It wasn’t hard for Mark Federman to empathize with his students and their daily fears about law enforcement. “I’ve been in these communities for 20 years,” the longtime high school principal said. “It’s just something you know is out there.”
For the past 14 years, Federman has overseen East Side Community High, a predominantly black and Latino public school in New York City’s East Village. During that time he’s noticed an increasingly frayed relationship between young people of color and the police, a revelation that prompted him to come up with his own solution. Whether his approach will enhance the relationship or exacerbate tensions, however, is unclear.
The relationship between black and Latino youth and law enforcement has come under the national spotlight in recent months, particularly in the aftermath of the non-indictment of the police officers in the highly publicized deaths of Michael Brown and Eric Garner. Subsequent protests and marches have placed the issue firmly on Federman’s radar: “It’s just a reality,” he said. “Of course, you can’t exactly measure distrust, but we also can’t say what kids should or shouldn’t feel.”
So, as details after the surrounding the Brown and Garner incidents emerged, Federman saw an opportunity to get proactive with his students. He recently called on the New York Civil Liberties Union, or NYCLU, to help him organize a two-day workshop at the school. The goal of the course? To teach kids how to react appropriately if they are stopped by police officers.
The NYCLU has been offering the workshop— titled “What To Do if You’re Stopped By The Police”—to interested groups for five years now. It’s designed to inform people, many of them teenage students, about their rights in the event of a police encounter. The program goes from campus to campus (schools typically seek out the NYCLU’s services), teaching kids strategies to ensure their encounters with police officers are brief and—most importantly—safe.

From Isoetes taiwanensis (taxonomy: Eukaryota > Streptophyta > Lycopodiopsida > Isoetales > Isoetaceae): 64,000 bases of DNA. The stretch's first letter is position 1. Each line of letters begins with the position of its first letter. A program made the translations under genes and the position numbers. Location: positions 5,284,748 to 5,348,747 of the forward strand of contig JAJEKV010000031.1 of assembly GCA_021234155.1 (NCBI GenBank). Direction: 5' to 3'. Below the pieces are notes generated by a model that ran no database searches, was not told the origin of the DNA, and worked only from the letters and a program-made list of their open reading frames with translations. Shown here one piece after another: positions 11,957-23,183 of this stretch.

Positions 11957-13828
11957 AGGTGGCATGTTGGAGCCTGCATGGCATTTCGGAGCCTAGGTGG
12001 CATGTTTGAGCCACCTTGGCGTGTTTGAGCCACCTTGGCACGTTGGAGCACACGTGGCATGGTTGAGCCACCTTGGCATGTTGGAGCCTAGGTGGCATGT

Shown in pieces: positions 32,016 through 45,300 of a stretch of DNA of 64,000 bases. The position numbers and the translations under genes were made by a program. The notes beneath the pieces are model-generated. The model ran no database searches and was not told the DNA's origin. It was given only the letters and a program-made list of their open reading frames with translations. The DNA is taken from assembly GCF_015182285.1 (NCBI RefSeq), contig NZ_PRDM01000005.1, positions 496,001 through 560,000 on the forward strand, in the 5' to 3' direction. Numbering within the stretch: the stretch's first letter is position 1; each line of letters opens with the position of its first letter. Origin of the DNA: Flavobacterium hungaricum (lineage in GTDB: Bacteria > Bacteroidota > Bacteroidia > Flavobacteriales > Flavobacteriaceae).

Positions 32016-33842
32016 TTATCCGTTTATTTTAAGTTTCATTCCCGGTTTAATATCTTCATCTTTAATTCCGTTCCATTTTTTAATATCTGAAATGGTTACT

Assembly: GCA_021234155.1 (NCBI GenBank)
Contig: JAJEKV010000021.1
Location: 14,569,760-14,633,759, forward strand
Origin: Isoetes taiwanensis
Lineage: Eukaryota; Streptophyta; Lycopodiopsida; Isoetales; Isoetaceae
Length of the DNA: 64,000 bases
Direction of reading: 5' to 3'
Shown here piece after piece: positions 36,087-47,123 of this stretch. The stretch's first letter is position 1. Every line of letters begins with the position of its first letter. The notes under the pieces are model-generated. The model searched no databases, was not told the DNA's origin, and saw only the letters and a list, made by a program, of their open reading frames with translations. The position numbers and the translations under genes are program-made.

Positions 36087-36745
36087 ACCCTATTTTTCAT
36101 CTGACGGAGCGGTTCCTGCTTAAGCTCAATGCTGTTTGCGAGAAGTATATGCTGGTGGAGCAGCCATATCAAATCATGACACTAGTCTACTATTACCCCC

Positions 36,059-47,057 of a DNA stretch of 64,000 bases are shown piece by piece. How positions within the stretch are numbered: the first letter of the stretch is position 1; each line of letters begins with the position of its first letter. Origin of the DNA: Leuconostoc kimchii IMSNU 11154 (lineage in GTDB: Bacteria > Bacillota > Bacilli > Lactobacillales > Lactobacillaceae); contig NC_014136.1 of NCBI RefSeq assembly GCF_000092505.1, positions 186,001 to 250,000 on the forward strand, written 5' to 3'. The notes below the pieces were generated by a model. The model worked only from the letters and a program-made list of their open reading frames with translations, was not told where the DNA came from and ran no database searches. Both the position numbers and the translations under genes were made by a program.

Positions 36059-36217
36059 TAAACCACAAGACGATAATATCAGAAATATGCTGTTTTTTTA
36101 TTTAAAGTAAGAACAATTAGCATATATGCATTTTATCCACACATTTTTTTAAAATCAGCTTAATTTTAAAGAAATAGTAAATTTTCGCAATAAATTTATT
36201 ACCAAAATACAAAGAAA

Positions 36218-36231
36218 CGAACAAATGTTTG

Programs such as this are well-intentioned. But they walk a fine line between educating teens on how to react responsibly to law enforcement and promoting negative stereotypes about cops—preconceived notions that could end up exacerbating tensions. Some critics fear that such programs bolster and legitimize the kinds of latent fears about law enforcement that are widespread in these communities. These exact issues are again coming to a head following the execution-style murders this past weekend of two policemen in Brooklyn. Though the situation is still under investigation, the incident could serve as yet another example of what happens when the line between legitimately raising awareness about law enforcement and hyping up an “us versus them” mentality is blurred.
According to Candis Tolliver—who helps oversee advocacy efforts at the NYCLU and runs the workshops—requests for the already-popular educational program have gone up recently. “This isn’t new for people; what’s different is that there are a lot of people ready to push back,” she said. Tolliver usually begins the sessions by assessing the students’ outlook on current events and the police, after which she explains their rights. This last part is one of the most challenging aspects of the class, according to Tolliver, because minority teens are conditioned to expect hostile and aggressive police behavior. “Most of the time they don’t even know when their rights are being violated,” she said.
“I usually start with a conversation, then I try to gauge what their experiences have been.” Tolliver said, noting that she tailors her sessions depending on the audience, which often means black and Latino teens. “A lot of them have had past experiences with the NYPD.”
Tolliver’s lessons cover topics ranging from speaking to officers to consenting to searches and emphasize the importance of following instructions: “I talk to them about staying calm, being respectful, and how to de-escalate a negative situation and turn it into a positive one.”